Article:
Kinesthetic Memory TechniquesThis is part five in my series on memory work. Find the other parts here:

Kids just need to move. They like to wiggle, get up and dance and jump about the room. For some, movement helps them learn and retain information. Let’s look at two ways we can use movement to help kids remember.

Kinesthetic Memory Techniques

One activity that really helps with recall is putting motions to the words of a piece of memory work. We might take a history sentence or piece of poetry and choose a motion to help us remember the most important words. Here are a few examples from our memory work sentence this week:

  • Renaissance – painting motion as if painting on a canvas
  • Time – put hands out like a clock
  • Intense – act as if engrossed in a book (use two hands)in front of your face.
  • Ideas – tap temple
  • Art – paintbrush again
  • Writings – act as if writing using finger on opposite hand
  • Greece – rub hands together quickly as if they are greased and slide past each other easily
  • Rome – ASL “r”

Together the sentence reads:

The Renaissance, which lasted from about 1300 AD to about 1600 AD, was a time of intense interest in the ideas, art, and writings of ancient Greece and Rome.

I always have the kids help me come up with the motion ideas in our co-op class. This gives them ownership of the motions and makes sure we choose things that are relevant to them. Sometimes I come up with analogies I think they have context for, but they do not. Instead I get a bunch of confused faces staring at me. This is why it is important to include them in the process.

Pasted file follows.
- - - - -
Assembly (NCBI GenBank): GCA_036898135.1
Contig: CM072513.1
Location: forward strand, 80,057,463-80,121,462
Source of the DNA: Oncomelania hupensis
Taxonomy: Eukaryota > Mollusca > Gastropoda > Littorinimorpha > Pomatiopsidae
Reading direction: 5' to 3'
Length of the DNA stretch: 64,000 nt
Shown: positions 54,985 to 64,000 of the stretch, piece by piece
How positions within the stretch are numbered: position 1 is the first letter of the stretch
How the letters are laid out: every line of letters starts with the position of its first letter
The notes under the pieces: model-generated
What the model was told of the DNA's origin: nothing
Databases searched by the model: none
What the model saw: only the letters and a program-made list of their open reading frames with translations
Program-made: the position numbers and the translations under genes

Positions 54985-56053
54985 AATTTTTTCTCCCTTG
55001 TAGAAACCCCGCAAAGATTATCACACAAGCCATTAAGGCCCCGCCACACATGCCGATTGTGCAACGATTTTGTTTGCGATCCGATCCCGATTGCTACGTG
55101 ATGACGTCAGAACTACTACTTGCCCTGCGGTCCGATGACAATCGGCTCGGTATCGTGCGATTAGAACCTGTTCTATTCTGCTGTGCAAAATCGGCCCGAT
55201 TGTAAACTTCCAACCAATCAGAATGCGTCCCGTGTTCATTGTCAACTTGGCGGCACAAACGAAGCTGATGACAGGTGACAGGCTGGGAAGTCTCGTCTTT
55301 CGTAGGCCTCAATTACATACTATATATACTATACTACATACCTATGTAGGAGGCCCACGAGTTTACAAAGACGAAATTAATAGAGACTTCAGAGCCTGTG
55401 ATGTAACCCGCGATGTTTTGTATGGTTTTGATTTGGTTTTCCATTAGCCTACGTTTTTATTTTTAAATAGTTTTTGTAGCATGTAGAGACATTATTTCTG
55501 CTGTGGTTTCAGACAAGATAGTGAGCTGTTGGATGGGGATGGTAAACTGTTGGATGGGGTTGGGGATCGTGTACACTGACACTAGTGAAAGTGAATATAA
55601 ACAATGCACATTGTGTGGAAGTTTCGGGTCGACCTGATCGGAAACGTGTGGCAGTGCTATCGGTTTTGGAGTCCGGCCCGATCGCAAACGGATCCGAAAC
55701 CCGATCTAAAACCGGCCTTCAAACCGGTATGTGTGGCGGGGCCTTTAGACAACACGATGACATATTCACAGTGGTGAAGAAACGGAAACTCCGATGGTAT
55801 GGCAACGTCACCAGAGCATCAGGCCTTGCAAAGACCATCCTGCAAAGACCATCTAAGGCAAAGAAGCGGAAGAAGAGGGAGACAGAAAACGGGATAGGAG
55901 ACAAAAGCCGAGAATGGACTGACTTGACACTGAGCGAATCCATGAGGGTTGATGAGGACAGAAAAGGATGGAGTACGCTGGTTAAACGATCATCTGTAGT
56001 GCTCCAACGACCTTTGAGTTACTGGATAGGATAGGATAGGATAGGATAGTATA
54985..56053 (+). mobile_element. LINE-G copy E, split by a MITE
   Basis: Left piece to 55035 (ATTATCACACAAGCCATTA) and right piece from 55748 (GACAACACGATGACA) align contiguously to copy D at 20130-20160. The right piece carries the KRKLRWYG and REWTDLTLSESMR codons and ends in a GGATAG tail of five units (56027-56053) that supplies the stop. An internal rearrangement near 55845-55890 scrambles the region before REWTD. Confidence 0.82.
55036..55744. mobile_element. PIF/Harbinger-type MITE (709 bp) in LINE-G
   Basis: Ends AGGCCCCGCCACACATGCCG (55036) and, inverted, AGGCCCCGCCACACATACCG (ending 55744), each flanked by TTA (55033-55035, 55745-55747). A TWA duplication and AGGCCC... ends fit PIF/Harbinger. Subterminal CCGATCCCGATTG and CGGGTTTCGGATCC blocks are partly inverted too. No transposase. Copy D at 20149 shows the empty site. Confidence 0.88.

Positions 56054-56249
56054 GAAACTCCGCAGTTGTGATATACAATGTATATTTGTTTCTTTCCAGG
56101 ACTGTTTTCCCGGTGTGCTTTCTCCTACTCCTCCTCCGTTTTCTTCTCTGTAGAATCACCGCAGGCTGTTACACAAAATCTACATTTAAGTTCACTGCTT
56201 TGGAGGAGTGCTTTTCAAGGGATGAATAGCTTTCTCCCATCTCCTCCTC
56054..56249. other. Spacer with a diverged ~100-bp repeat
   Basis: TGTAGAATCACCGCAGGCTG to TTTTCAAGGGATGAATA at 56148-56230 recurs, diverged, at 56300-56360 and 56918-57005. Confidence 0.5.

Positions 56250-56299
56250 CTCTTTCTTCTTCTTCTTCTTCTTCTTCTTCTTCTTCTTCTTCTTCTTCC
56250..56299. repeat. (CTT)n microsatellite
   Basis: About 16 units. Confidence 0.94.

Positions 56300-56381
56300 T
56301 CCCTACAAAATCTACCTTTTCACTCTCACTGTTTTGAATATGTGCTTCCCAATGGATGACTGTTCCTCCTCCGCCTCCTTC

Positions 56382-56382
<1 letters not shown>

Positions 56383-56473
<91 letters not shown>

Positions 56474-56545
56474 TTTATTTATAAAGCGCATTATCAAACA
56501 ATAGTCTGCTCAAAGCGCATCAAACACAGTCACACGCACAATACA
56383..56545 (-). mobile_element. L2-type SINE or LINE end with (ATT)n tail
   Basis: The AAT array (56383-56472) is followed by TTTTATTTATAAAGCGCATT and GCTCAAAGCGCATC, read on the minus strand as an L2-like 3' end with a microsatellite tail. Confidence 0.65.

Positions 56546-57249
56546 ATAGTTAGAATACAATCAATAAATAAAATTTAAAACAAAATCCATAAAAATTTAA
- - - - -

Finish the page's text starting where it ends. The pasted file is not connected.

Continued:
As we learn the motions and memory work we repeat often. We will determine the motions for a phrase and then repeat each phrase multiple times as we add the subsequent ones.

Give a Cheer

Another way we do this is by creating a cheer for the memory work. These simple cheers have been some of the kids’ favorite things from this year. Based on the same principle as above, we do a little clapping and chanting of the memory work question and then create a motion “hook” for each piece of memory work. So if you are learning about the great circles of the earth you might use:

Antarctic Circle – use fingers to simulate ants crawling up opposite arm

Tropic of Capricorn – indicate a unicorn horn with hand

Equator – make equal sign with arm

Tropic of Cancer – make crab pincers

Arctic Circle – make a boat with hands (it’s an ark — get it?)

Prime Meridian – we take a big step to the side for this one, indicating that it runs the opposite direction than the rest of them

Here is a video to help you visualize it:

I am amazed at how much I remember myself using this method — things I never dreamed I would know, and now I just love having all this context floating around in my brain!

So how about you? Do you have any special kinesthetic memory techniques for helping your wiggly learners?

Pam

Pam

Pam is the author of The Your Morning Basket Guide and Plan Your Year: Homeschool Planning for Purpose and Peace. She also is the host of three popular  podcasts -- The Homeschool Snapshots Podcast, Your Morning Basket, and The Homeschool Solutions Show. She lives in the Deep South with her husband and three kids, where she is the go-to lady for great curriculum recommendations or a just a pep talk on a rough day.
Pam
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